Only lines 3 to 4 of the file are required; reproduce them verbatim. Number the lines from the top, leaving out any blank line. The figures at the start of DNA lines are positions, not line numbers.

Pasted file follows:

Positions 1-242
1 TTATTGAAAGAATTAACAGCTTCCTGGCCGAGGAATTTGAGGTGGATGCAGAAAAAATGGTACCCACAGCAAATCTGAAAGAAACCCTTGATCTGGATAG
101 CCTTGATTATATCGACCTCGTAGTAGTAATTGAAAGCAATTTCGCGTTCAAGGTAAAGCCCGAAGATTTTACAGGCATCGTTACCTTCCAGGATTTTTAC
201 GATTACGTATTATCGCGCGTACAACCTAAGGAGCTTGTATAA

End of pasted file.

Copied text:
101 CCTTGATTATATCGACCTCGTAGTAGTAATTGAAAGCAATTTCGCGTTCAAGGTAAAGCCCGAAGATTTTACAGGCATCGTTACCTTCCAGGATTTTTAC
201 GATTACGTATTATCGCGCGTACAACCTAAGGAGCTTGTATAA